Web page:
Research Brief


Being able to understand the motivation of al Qaeda and other groups can help nations better disrupt, defend against, and prepare for and anticipate terrorist attacks. Three new studies, relying on a case study approach, offer insights into the terrorist mindset, focusing, in particular, on how terrorists try to get around defensive technologies, share technologies among themselves, and prioritize their targets.

In fighting any war, it helps to "get inside the enemy's mind." In the past, that meant understanding the motivations of a monolithic state enemy like the Soviet Union. But doing that today in combating terrorism is far more challenging, because, in battling al Qaeda and other groups, the United States is dealing with amorphous, ever-changing terrorist organizations.

Putting ourselves in the terrorists' shoes could help us answer a number of questions: When we put in place technological defenses against terrorists, what do they do to get around them? When terrorists seek to develop new technologies, how do they work with other terrorist groups to share information and technologies? And when terrorists target the United States, what guides their preferences?

Three new RAND Corporation studies seek to help answer these three questions, relying on a case study approach of al Qaeda and other terrorist groups to draw out some applicable lessons for policy planning.

Measure-Countermeasure: Defending Against Terrorist Attacks

Nations employ five basic types of defensive technologies to protect their citizens from terrorism by discovering and frustrating the plans of terrorists: information acquisition and management, preventive action, denial, response, and investigation.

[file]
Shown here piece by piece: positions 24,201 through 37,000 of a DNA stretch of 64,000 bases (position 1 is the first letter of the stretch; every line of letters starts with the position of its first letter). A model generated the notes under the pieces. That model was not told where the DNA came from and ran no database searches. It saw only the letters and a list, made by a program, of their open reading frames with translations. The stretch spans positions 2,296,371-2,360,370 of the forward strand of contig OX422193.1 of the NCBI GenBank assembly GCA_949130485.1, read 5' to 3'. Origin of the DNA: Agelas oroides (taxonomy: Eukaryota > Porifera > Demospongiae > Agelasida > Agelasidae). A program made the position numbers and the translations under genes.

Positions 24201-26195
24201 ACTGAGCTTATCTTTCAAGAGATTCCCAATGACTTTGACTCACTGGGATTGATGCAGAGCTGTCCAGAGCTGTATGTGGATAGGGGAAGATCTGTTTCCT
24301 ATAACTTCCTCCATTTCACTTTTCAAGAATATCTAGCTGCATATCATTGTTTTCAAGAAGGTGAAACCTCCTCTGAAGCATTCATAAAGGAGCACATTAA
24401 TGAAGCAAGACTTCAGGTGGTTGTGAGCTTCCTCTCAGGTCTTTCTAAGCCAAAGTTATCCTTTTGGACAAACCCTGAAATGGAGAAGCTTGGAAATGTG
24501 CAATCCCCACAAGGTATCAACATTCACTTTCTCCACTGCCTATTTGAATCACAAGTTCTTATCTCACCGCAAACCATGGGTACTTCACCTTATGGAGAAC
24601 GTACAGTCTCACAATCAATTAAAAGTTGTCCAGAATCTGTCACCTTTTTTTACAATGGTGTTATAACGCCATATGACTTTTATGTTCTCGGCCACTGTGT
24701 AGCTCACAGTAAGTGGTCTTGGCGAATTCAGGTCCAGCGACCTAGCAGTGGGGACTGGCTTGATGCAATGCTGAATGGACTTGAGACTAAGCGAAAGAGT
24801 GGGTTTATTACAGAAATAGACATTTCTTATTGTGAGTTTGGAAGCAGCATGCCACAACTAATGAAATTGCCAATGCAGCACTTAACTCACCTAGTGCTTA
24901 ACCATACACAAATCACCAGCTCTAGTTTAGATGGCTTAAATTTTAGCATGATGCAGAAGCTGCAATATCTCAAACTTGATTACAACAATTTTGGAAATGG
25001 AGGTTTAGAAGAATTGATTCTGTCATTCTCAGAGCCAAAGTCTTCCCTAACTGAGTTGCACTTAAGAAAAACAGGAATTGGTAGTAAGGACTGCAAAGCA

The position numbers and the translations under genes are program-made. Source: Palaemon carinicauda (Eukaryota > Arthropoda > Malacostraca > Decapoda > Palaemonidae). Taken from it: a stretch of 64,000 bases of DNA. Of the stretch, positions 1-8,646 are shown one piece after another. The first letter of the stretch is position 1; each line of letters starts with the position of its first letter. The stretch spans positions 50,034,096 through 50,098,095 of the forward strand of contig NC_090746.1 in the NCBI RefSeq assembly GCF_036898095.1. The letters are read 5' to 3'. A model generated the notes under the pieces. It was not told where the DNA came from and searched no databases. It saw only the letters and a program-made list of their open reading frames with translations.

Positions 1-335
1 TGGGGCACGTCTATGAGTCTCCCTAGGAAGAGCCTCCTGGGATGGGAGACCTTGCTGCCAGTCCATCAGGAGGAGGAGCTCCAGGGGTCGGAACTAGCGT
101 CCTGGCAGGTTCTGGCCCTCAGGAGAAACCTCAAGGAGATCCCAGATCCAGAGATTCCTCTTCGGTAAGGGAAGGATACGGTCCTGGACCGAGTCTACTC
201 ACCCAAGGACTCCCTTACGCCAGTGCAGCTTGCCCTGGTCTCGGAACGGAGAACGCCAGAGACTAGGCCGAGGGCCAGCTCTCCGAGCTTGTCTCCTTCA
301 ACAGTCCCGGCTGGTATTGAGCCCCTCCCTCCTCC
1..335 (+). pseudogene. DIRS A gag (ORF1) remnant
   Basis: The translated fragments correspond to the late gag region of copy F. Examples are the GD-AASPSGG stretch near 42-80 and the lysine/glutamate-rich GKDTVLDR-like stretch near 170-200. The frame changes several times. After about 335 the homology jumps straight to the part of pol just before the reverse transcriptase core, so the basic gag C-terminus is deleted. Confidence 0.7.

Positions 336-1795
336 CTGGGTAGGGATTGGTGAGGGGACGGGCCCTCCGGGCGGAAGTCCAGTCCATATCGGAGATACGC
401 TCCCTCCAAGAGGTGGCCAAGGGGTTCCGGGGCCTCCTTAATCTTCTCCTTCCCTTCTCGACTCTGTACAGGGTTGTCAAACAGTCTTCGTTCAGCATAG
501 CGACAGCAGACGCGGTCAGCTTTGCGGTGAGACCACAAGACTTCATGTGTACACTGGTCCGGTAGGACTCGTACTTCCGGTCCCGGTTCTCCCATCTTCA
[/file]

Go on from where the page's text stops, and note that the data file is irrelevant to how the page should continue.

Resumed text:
But as nations use defensive measures, terrorists use countermeasures in response. Relying on case studies of four terrorist groups, researchers showed that terrorists (1) change how they carry out activities or design operations; (2) modify their own technologies, acquire new ones, or substitute different technologies for the ones they currently use; (3) avoid the defensive technology; or (4) destroy or damage the defensive technology.

Given that terrorists have been successful in using such countermeasures, the analysis suggests that, in designing protective measures, the United States should not immediately assume that the newest and most advanced technologies—the highest wall, the most sensitive surveillance—will best protect nations from terrorist attacks. Relying on a "fortress"—formidable but static defensive measures—is a limiting strategy. Assuming instead that adversaries are adaptive, it makes more sense to rely on a defensive model—a variety of security measures that can be adjusted and redeployed as terrorists discover their vulnerable points.

Disrupting Terrorist Technology- and Knowledge-Sharing

The attacks on al Qaeda after September 11, 2001, have changed the nature of the terrorist threat the United States is facing, leading some terrorist groups that lack the global reach of a pre-9/11 al Qaeda to form regional alliances and to share knowledge and technologies. Relying on case studies of 11 terrorist groups in three regions, researchers sought to understand what made for successful knowledge and technology exchanges as a way of determining vulnerabilities in these technology exchanges. Analysis pointed to three key conclusions.